The college called on the next government to introduce emergency measures to boost GP numbers, including cutting hospital training posts and paying off student loans.
Analysis by the college suggested that on current trends it would take until 2045 to recruit the 8,000 GPs promised by Labour and Ukip and until 2034 for the 5,000 the coalition parties have pledged.
The college called on whoever wins to introduce an urgent package of measures to recruit, retain and encourage returners.
An opinion poll commissioned by the RCGP in key marginal constituencies found that nine in 10 people cited protecting GP services as a high priority in the election.
The ComRes poll found 89% of voters in 40 marginal constituencies said GP services should be a very or fairly high priority.
The main parties have all vowed to increase GP numbers but have been criticised for failing to explain how they will do so.
GP recruitment plans
Tory health secretary Jeremy Hunt has said medical graduates are already beginning to see general practices as the most exciting part of the service because of government plans to transform provision.
Labour’s Andy Burnham believes his plans to created integrated care organisations will attract more graduates to become GPs, as well as returners.
The Liberal Democrats’ Norman Lamb also want to make the role more attractive.
General election pledge
The RCGP said that GP numbers had increased by just 258 between 2013 and 2014. Honorary secretary Professor Nigel Mathers said while it was excellent the parties had recognised the urgent need for more GPs, the next government would need to introduce an emergency package of measures immediately after the election or risk missing its targets.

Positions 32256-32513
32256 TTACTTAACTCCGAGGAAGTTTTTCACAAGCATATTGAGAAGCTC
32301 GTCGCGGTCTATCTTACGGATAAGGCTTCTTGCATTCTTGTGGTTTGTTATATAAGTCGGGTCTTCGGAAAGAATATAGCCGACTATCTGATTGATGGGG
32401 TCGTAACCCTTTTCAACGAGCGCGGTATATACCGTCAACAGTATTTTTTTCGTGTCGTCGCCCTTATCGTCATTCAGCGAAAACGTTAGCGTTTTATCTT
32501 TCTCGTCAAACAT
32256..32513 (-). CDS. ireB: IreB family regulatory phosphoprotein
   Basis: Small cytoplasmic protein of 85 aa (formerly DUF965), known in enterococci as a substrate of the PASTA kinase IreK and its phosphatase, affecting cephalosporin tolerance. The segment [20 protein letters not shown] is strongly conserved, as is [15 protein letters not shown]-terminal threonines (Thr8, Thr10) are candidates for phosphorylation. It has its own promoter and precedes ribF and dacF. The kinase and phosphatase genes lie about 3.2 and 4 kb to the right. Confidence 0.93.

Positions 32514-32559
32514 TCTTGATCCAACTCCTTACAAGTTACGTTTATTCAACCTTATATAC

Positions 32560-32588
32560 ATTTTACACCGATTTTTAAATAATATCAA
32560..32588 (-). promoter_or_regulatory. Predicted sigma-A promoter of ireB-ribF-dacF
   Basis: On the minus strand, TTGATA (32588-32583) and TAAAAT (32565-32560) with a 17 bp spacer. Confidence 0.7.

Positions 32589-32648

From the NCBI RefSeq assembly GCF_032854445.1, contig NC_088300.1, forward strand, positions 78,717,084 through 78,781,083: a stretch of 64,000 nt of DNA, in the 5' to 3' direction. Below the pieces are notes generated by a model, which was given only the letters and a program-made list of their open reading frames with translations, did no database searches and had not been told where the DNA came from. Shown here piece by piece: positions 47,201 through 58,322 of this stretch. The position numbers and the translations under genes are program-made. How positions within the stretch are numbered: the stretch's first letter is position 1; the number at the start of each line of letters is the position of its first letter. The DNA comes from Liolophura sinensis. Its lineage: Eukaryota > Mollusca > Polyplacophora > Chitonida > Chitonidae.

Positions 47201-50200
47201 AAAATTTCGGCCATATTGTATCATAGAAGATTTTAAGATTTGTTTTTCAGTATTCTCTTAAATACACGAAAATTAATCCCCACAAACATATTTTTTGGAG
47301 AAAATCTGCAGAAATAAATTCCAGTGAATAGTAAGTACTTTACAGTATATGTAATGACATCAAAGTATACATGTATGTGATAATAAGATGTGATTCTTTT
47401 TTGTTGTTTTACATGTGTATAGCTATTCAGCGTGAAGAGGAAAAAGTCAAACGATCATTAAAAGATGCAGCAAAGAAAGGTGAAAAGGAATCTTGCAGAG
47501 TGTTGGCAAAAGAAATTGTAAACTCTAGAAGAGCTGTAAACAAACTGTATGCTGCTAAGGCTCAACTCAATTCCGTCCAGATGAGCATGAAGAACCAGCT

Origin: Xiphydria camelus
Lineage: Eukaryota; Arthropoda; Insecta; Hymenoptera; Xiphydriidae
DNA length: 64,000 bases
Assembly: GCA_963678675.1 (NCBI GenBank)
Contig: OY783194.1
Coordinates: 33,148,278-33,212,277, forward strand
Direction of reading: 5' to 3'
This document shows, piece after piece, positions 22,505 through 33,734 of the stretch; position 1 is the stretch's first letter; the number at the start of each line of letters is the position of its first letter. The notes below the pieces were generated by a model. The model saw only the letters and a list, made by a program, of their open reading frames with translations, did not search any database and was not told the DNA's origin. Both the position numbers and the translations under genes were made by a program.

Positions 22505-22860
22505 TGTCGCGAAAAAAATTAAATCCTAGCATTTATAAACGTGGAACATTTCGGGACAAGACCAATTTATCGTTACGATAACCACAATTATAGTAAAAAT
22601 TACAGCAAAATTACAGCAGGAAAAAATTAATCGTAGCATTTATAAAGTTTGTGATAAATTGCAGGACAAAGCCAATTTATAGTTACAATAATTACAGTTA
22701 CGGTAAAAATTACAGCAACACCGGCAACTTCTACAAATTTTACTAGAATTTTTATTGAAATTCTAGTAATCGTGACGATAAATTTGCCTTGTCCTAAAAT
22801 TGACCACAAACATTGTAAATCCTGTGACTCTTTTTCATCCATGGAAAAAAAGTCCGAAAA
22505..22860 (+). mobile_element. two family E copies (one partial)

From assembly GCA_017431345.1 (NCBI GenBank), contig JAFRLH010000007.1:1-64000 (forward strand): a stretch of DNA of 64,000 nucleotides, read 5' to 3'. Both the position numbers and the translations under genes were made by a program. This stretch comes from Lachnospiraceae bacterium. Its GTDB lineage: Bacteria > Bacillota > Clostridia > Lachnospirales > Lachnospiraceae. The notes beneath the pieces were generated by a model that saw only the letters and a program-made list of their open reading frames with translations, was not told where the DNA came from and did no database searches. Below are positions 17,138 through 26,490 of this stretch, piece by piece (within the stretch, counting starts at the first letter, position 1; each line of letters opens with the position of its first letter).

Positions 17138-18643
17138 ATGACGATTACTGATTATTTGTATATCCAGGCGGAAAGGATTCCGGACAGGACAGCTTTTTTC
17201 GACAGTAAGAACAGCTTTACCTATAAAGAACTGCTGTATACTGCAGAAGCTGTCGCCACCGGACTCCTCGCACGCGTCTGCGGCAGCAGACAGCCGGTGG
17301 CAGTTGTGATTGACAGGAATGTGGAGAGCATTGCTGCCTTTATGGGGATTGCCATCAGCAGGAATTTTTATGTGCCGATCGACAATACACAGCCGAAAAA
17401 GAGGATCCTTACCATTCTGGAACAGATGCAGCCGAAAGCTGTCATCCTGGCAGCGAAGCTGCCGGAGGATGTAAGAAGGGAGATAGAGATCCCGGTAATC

‘Whoever is in power, ministers will urgently need to rebalance the number of training places towards general practice by reducing the historic excess of training posts available in some hospital-based specialties; provide financial and other incentives – such as grants that can be used to pay off student loans – to newly qualified GPs if they agree to train and practise in under-doctored or deprived areas; and encouraging existing family doctors to stay in practice, by cutting the red tape in the QOF and reviewing the bureaucracy of the CQC inspection regime.
‘Any emergency package must dovetail with the 10-point plan to boost the GP workforce that was launched in January by the RCGP, NHS England, Health Education England, and the BMA.
‘If the new government – of whichever colour – misses its GP workforce target, then millions of patients will continue to have to wait more than a week to see their GP every year, and increasing numbers of family doctors will feel it is more and more difficult to deliver excellent patient care.’